In a society full of ‘body positivity’ and ‘loving the skin you’re in,’ the need to lose weight has become increasingly prevalent. ‘Thin is in’ and the latest supplement Berberine, dubbed as ‘nature’s ozempic’, is once again reinforcing the idea that in order to be happy with our bodies – taking a supplement will help us achieve that. So, what is Berberine? How safe is it? And is it just another fad diet reinforcing the ‘thin’ ideology?
We’ve seen Ozempic. We’ve seen the results of Ozempic, with many celebrities taking it. It’s expensive and hard to find. Because of this, consumers have turned to Berberine. Berberine is a supplement. It is a natural compound found in plants – hence the ‘natures ozempic.’ The supplement allegedly suppresses appetite, lowers cholesterol, and helps gut health and blood pressure. It is also a natural antibiotic and natural metformin.
The supplement can help with high cholesterol, Polycystic Ovary Syndrome (PCOS), type 2 diabetes, obesity, and cardiovascular diseases. It can also decrease insulin resistance.
The trend has garnered 91.4 million views on TikTok. According to the Guardian, physicians have said that the long-term effects of it are unclear, and the supplement has little comparison to Ozempic.
What TikTok Users Say About Berberine
TikTok user @beingsavv takes Berberine and documents her Berberine journey on the social media app. In her TikTok, where she documents her 30-day results from taking the supplement, she says that “she’s lost 6.5 pounds”.
@beingsavv #greenscreen 30 days on Berberine with before and after pictures! #weightlossjouney #berberinesupplement #berberine #berberinepcosandweightloss #insulinresistance #pcos #weightloss #holistichealth #metformin #semaglutide #ozempic #update ♬ original sound – savannah?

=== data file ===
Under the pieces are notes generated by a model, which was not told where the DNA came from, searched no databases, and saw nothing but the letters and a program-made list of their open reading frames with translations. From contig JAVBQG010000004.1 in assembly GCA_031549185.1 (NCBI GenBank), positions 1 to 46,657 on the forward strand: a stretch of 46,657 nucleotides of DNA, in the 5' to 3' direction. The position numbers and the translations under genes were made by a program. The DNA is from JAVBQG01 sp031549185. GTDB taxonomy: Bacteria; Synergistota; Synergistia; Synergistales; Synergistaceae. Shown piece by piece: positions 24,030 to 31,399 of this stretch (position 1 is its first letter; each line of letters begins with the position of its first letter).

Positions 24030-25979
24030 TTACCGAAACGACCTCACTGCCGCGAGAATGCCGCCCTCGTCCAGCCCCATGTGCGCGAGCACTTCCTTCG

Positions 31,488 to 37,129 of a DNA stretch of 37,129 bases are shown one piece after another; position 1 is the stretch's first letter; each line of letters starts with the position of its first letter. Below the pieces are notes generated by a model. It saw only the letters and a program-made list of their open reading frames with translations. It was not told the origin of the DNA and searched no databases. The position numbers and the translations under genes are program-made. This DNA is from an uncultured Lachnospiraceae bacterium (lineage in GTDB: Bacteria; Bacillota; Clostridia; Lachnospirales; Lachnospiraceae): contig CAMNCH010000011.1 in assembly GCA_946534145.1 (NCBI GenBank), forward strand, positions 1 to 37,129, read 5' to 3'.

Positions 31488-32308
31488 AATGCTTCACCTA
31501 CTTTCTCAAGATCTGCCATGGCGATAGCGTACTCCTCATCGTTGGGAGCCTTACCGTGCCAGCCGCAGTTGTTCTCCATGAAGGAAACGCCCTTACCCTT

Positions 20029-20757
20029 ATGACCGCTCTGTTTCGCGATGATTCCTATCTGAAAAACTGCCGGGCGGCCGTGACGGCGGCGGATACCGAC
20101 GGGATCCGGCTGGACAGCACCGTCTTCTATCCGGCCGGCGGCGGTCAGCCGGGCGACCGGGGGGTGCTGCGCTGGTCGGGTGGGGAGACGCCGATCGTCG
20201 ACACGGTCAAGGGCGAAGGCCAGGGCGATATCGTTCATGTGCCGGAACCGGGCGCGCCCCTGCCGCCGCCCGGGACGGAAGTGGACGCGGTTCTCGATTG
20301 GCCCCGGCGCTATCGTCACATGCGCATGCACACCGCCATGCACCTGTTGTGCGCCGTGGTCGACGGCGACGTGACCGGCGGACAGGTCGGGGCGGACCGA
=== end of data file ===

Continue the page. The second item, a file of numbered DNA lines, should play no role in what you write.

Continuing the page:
After doing some research as to why her weight previously wasn’t budging, Savannah found that Berberine was helpful for her insulin resistance and her PCOS.
TikTok user and registered dietitian @li.makee.rd recommends how to take the supplement for long-term use in a safe manner. She advises starting with a small dose unless you want “explosive diarrhea.”
@li.makee.rd 5 THINGS TO CONSIDER DOING WITH LONG TERM BERBERINE USE From a registered dietitian #berberine #insulinresistance #guthealth #berberinepcosandweightloss #berberinesupplement #berberinesideeffects @Li Makee @Li Makee ♬ MELANCHOLY – White Cherry
Berberine Side Effects
Supplements are not as heavily regulated as prescription and over-the-counter drugs. Therefore, a consultation with your GP before taking the supplements is advised if the supplement is right for you.
Berberine’s side effects are diarrhea, nausea, and constipation. The fact that it causes diarrhea could be a reason why the supplement is causing weight loss. Laxative-based dieting is dangerous and can be very taxing on the body. Dr. Idrees Mughal, a British physician, spoke to Time regarding Berberine and the supplement used as a weight loss hack.
Mughal likens taking Berberine to taking shots of apple cider vinegar, another popular weight loss hack causing nausea to suppress appetite.
Interestingly, the studies regarding Berberine as a weight loss supplement are that people within the studies are taking the supplement coinciding with attempts to lose weight by exercising and changing their food habits. The physician says: “Just taking Berberine by itself, without addressing anything else, is likely not going to do anything.”
Exercising and making healthier choices with food will lead to healthy weight loss.
Addressing a Larger Conversation
Berberine, Ozempic, and any other fad weight loss hacks are part of a more extensive conversation that we need to have. Dieting and weight loss hacks have ingrained their way into society for many years, with Ozempic and Berberine being the latest additions to the mix. Diet culture can lead to unhealthy habits and can be very dangerous, leading to eating disorders. This dieting culture is not going to go away – however, the way in which we respond to it can.
With body image being at the forefront of trends, namely heroin chic and the Y2K resurgence, making healthy decisions and choices with our bodies regarding what we are putting into our bodies is becoming more imperative than ever, rather than conforming to beauty standards.